PETA recently stirred the Internet with its spirited appeal that English users must refrain from language that is rooted in ‘speciesism’. Therefore the new go-to phraseology is ‘feeding two birds with one scone’ instead of ‘killing two birds with one stone’ and you’d draw disapproving glances from your vegan friends for saying, ‘get the bacon home’.
Instead, it is suggested you say, 'get the bagel/bread home’. Activists have come out with a host of creative, animal-friendly phrases that could be used in place of meat-based idioms and we could well smarten up on this count.
Words matter, and as our understanding of social justice evolves, our language evolves along with it. Here’s how to remove speciesism from your daily conversations. pic.twitter.com/o67EbBA7H4— PETA (@peta) December 4, 2018
Popular idiomatic expressions that are anti-animals and used in common parlance belong to a faraway time and world. Like ‘beating a Dead Horse’. This saying goes back to the time of Plautus, an ancient Roman playwright in the 195 BC. Plautus used it in a performance where the performer beat a dead horse to get up to carry the load it was supposed to be moving. The entire act was shown to accomplish nothing and thereafter anyone pursuing an already settled case was supposed to be ‘beating a dead horse’.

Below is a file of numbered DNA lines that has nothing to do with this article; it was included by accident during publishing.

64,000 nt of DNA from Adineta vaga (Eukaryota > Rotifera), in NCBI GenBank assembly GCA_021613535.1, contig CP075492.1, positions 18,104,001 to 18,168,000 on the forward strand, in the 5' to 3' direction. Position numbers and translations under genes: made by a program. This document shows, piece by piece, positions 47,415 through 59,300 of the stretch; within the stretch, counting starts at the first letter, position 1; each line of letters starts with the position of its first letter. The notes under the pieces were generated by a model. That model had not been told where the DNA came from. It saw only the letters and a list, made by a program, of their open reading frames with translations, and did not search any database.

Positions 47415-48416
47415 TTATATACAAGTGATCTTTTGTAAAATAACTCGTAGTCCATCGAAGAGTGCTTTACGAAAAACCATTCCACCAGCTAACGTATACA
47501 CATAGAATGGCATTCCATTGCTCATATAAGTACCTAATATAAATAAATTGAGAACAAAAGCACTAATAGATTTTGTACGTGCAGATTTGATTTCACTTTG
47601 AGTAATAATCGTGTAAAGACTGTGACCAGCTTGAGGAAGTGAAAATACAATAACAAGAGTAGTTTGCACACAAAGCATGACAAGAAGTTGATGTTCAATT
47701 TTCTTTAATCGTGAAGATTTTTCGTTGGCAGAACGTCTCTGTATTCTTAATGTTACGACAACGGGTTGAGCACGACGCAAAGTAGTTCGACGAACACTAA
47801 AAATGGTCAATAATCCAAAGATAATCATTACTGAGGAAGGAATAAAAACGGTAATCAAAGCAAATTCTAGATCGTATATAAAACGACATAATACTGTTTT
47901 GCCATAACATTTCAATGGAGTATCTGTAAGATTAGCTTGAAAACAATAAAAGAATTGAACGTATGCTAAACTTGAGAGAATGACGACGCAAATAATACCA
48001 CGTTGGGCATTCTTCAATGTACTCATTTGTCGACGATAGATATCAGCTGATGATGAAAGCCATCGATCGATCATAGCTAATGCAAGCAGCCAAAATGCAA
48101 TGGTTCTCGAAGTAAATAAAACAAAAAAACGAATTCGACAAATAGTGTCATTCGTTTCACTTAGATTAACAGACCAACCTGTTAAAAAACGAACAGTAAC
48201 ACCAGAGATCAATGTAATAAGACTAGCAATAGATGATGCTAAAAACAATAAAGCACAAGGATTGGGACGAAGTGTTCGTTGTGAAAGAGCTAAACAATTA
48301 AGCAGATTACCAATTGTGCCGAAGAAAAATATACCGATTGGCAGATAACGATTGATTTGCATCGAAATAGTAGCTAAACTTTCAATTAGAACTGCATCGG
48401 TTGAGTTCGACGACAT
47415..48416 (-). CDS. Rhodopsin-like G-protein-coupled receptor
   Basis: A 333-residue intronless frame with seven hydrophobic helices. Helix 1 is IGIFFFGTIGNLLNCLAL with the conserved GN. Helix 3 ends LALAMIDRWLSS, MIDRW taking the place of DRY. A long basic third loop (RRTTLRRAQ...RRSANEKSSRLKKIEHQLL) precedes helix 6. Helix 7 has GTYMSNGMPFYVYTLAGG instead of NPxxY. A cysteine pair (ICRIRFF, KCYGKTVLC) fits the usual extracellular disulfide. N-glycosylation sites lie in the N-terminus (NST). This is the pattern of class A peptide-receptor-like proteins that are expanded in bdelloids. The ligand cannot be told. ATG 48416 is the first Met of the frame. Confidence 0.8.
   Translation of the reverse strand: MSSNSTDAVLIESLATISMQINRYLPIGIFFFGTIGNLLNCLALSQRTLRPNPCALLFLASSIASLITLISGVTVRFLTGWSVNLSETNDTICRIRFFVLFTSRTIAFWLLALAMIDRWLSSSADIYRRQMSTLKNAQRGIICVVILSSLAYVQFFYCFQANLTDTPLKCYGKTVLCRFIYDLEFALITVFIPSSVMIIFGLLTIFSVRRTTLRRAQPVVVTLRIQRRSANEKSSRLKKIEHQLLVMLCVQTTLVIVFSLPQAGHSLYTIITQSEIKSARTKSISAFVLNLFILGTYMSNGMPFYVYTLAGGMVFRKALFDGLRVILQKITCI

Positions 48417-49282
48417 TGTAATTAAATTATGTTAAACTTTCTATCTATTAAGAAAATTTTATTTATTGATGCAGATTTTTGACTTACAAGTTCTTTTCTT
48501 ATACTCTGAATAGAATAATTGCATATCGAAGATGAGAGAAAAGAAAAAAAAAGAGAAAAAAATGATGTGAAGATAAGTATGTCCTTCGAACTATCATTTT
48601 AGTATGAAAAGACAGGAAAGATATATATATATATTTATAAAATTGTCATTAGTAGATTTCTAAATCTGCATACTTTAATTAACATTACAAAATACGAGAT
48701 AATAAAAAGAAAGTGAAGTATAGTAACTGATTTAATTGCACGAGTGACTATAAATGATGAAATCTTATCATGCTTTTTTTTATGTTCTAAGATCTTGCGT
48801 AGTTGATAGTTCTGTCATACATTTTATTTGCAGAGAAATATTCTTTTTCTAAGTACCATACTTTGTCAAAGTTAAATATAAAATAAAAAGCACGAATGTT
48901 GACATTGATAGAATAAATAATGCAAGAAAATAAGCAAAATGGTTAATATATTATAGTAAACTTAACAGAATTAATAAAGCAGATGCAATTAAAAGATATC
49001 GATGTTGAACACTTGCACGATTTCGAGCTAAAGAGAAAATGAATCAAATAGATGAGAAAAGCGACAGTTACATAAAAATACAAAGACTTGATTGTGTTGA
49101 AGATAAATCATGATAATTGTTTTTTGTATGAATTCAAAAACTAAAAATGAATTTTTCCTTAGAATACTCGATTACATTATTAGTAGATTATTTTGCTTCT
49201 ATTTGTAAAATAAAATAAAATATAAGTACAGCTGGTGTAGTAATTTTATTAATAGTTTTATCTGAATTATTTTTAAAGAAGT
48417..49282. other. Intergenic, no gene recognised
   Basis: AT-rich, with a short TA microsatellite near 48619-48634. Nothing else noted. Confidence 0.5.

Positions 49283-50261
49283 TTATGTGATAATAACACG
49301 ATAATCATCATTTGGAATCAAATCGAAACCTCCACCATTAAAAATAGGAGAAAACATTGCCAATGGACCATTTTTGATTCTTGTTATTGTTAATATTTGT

‘Beating around a bush’ is an expression that dates back to the 1500s when beaters would drive out little animals hiding in bushes to enable hunters to take shot of them. However, the beaters had to be careful that they didn’t do so till the hunters came. So they used long sticks judiciously. From there we got the ‘beating around the bush’ expression used to mean anyone approaching something cautiously or in a roundabout way.
‘Bringing home the Bacon’ dates back to the days when contests would be held in American counties where a greased pig would be let loose and whoever captured it could take it home. For centuries it has been used to refer to a person who has won a prize or earned something of value, say a salary. Also ‘clipping the wings’, that is to keep someone grounded, alludes to the ancient practice of clipping the wings of pigeons to prevent them from flying away.
Phrases such as 'bringing home the Bacon' have been used for centuries. (Photo: Facebook)